Red Medicine (Los Angeles, CA)
8400 Wilshire Blvd
Beverly Hills, CA 90211
Dining date: 2/21/11
This was my first time having President’s Day off since beginning my professional career (damn public accounting), and similar to Veteran’s Day, I wanted to make it count by hitting a lunch spot that I normally would not be able to. Enter Red Medicine, a Vietnamese-inspired restaurant that is undoubtedly more (in)famous for its treatment of the LA Times food critic than for its food. However, the food reviews I’ve read have generally been very positive from those who still opted to give the restaurant a try. While I did not like how that situation was handled, it didn’t stop me from paying a visit.
The lunch menu is much simpler than the dinner menu, more closely resembling the restaurant’s lounge menu. However, it still presented a number of interesting options and had a full dessert menu (a must here).
We started with iced oolong tea and iced Vietnamese coffee; both made in-house and both pretty good.
CRISPY SPRING ROLL squash, fennel, caramelized onion, tamarind
I really liked the delicate crispiness of these rolls and the differing textures within them. I could see how one could find the butternut squash, caramelized onions and tamarind sauce to be too sweet, but I didn’t mind.
CHICKEN DUMPLINGS caramelized sugar, pork fat, lemongrass, confitures
These weren’t so much dumplings as they were chicken meatballs. I didn’t have a problem with that, as they were delicious – very moist and flavorful. Looking at the interior, it looked like white meat, so I’m not sure how these were so moist (well, pork fat helps). Accompaniments included fried shallots, lime, hoisin and sriracha sauces, and lettuce for added flavor and playfulness. One problem, though, was that the lettuce wasn’t large enough to cover the circumference of the ‘dumplings.’
BÚN CHÀ wagyu beef, chilled rice vermicelli, herbs, lettuce, peanuts, nuoc cham
The server called the beef here “A5 wagyu,” which I’m pretty skeptical about. I liked the multitude of textures; the peanuts, bean sprouts and pickled vegetables gave each bite some chew, while the skirt steak and fish sauce brought the bulk of the flavors. Cool and refreshing, this would be a popular dish in the summer.
BÁNH MÌ heritage chicken lemongrass, carrot pickle, coriander, kewpie mayonnaise, green chili, cucumber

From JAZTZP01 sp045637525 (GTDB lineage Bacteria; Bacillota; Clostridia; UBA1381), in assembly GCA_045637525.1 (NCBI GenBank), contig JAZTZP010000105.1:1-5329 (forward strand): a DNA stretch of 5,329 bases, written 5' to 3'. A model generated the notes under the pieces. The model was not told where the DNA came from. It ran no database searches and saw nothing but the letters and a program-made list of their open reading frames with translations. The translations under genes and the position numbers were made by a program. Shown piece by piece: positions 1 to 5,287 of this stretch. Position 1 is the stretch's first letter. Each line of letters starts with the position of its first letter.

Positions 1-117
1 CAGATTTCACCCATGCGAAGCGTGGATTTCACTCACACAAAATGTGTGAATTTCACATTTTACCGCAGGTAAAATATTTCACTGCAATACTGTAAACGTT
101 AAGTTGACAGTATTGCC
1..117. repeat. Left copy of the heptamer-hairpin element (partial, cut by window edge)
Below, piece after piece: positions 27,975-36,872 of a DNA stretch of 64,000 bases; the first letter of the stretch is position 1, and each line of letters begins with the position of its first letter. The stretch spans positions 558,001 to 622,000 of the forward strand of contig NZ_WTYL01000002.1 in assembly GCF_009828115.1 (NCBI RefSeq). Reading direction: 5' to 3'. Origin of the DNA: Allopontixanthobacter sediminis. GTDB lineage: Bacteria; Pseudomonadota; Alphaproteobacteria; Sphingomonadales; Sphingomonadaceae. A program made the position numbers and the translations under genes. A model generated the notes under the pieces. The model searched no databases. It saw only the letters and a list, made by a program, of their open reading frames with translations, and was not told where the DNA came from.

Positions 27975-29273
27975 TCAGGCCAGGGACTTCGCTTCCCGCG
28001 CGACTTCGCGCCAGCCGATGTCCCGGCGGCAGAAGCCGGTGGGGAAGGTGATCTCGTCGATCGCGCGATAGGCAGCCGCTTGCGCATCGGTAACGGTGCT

I’ve heard much about this sandwich at Red Medicine, and this was definitely a solid variation. The baguette, from Bouchon, was toasty, warm and soft. I liked that the chicken was pounded flat, so that it could be laid perfectly in the sandwich; each bite had an equal amount of chicken. There wasn’t anything particularly special about this banh mi, but it’s not trying to be.
I couldn’t come here without trying some desserts. After all, chef Jordan Kahn made his name as a pastry chef, and his coconut bavarois at Test Kitchen’s debut was probably one of the strongest I had in 2010.
COCONUT BAVAROIS coffee, condensed milk, thai basil, peanut croquant, chicory
This is the same dessert from Test Kitchen, with a couple of differences…nonetheless just as good. There are a number of flavors and textures involved; coffee, thai basil, peanut and coconut are the chief flavors, while the chicory and peanut croquant (like Reese’s peanut butter cup) add the textures. These all melded together so well. So good.
BITTER CHOCOLATE kecap manis, oats, parsnip, brown butter, soy milk sorbet
This was a new dessert to me, and also a good one. Kahn plays with textures very well, and we had some cookie crumble here which provided some bite. The chocolate was good as well, though this was somewhat overshadowed by our other dessert.
I was pleasantly surprised by this meal. I thought the strength was in the appetizers and desserts; the appetizers showed some different renditions of familiar dishes, while the desserts were imaginative, unique and delicious. I had no issues with the entrees at all, but they weren’t necessarily better than your go-to Vietnamese restaurant (which I’m sure is cheaper). Still, I am definitely planning a return visit…this time, for dinner.